Preaching What We Practice: Bringing Scope and Methods “Back In”

T h e Te a c h e r
Preaching What We Practice: Bringing
Scope and Methods “Back In”
Miguel Centellas, University of Mississippi
Recent discussions of teaching research methods have focused on understanding the relationship between methods courses and the broader discipline, including the
need to integrate qualitative methods and other approaches beyond the traditional statistical approaches still common in the majority of undergraduate research methods courses.
This article contributes to this conversation by arguing that the basic elements of research
design and qualitative techniques should be integrated into substantive (or “non-methods”)
courses across the discipline. To accomplish this aim, I offer a brief outline of methodological benchmark skills—drawn from the pool of skills necessary for a successful thesis—that
can be taught in various courses across the discipline through a traditional assignment: the
semester research paper.
our years ago, I prepared to teach my first undergraduate political science research methods course at a
selective liberal arts college. The assignment was
unconventional—as several friends and colleagues
noted—because I am not an Americanist. Nevertheless, I was eager to teach a course that is an important component
of the discipline, and I believe comparativists can contribute significant insights to undergraduate research methods courses. In
preparing the course, I was guided by three principles: First, I had
to teach a course that fit the general description of a “scope and
methods” course regularly taught by my Americanist colleagues
at the same institution. Second, I wanted to make sure that my
course would appeal to students whose interests were outside the
scope of “American” politics to include area studies, political theory,
and international relations. Third, it was essential that the course
adequately prepare students to write a senior thesis. The latter
was an unnecessary challenge. Neither the course nor a thesis was
required for graduation in political science, although it was
required for graduation with honors and for graduation in the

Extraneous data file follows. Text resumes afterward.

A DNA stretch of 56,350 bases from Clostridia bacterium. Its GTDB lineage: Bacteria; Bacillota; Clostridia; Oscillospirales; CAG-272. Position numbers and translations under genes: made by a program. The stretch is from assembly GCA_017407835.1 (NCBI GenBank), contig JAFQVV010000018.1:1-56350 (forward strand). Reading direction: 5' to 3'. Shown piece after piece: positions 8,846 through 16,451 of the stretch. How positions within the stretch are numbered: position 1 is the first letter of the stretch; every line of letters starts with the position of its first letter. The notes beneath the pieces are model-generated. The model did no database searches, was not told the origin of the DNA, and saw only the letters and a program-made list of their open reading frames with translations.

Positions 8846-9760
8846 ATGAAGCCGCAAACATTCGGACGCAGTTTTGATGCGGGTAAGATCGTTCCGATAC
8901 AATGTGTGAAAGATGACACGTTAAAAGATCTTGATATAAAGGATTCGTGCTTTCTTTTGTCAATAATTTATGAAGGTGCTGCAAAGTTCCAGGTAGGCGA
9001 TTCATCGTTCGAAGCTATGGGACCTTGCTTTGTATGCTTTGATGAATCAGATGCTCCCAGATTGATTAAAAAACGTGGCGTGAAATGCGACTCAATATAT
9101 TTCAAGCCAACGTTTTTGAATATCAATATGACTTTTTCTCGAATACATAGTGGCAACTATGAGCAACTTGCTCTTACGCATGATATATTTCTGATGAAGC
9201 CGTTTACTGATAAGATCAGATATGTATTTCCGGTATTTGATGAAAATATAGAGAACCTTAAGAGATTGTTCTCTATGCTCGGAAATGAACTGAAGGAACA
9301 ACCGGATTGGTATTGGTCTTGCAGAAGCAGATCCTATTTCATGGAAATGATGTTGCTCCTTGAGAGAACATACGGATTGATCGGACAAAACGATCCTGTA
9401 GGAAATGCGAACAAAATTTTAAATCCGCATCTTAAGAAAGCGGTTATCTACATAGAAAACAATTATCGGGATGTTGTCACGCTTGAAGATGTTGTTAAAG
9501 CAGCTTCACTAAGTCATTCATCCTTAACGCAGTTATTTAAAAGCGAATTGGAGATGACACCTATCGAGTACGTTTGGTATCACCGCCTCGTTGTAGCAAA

Latin American studies program to which I was also attached.
Since then, I have taught undergraduate research methods at institutions that do require senior theses.
These experiences shaped my attitude toward what I believe a
“scope and methods” course should be and its critical place in an
undergraduate political science curriculum. They also led me to
question why methods courses and senior theses are often conceptually separated from the broader disciplinary curriculum. If our
scope and methods are essential components of the discipline that
distinguish us from other social sciences disciplines (e.g., history,
Miguel Centellas is Croft Visiting Assistant Professor of Political Science at the University of Mississippi, where he teaches courses in comparative politics, Latin American politics, and research methods. He previously taught at Dickinson College and Mount St.
Mary’s University. He can be reached at [email protected]
sociology, anthropology, economics), then it makes little sense for
them to be relegated to a single course in the catalog, particularly if
that course is not required for majors. A report by Brandon et al.
(2006) suggests that while research methods courses are becoming
more common in curricula, students are often not adequately prepared for them. Such findings suggest that political science research
methods are isolated from the rest of the discipline—exactly the
opposite of what proponents of research methods courses would
like. One of the goals of this article is to bring scope and methods
“back in” (to borrow a famous phrase from my subfield) to the
discipline’s broader curriculum.
This article offers suggestions, based on my own experiences,
for integrating research methods into the undergraduate curriculum, with particular foci on both preparing students to write a
senior thesis and improving undergraduates’ understanding of
our discipline. What I propose, then, is a strategy for filling the
space between an undergraduate research methods course and a
senior thesis. Although the benchmark skills that I outline in the
following sections are essential for writing a senior thesis, they
are also key components of “doing” political science. The following recommendations are applicable to a variety of institutions,
even those that do not include a senior thesis requirement. I do
not argue that a senior thesis is essential for an undergraduate
political science program, particularly because the majority of political science majors will not go on to pursue doctoral degrees. However, I firmly believe that learning the basic research skills of our
discipline is critical for developing a well-rounded understanding
of the discipline. Moreover, the research and critical thinking skills
used in political science have practical value in both public and
private sector professional careers.
I focus on elements of research design and methods that can—
and should—be taught across the discipline: developing a manageable research question, writing a literature review, crafting an
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ments. Across all sampled institutions, there was a greater tenUndergraduate Programs that Require a Thesis or a Methods
dency to offer or require a
methods course than to require
Course, or Offer a Methods Course within the Department, across
a senior thesis.
Political Science Departments, by Institution Type
This finding suggests an
interesting paradox. The kind
of institutions that were most
Did the program require a senior thesis?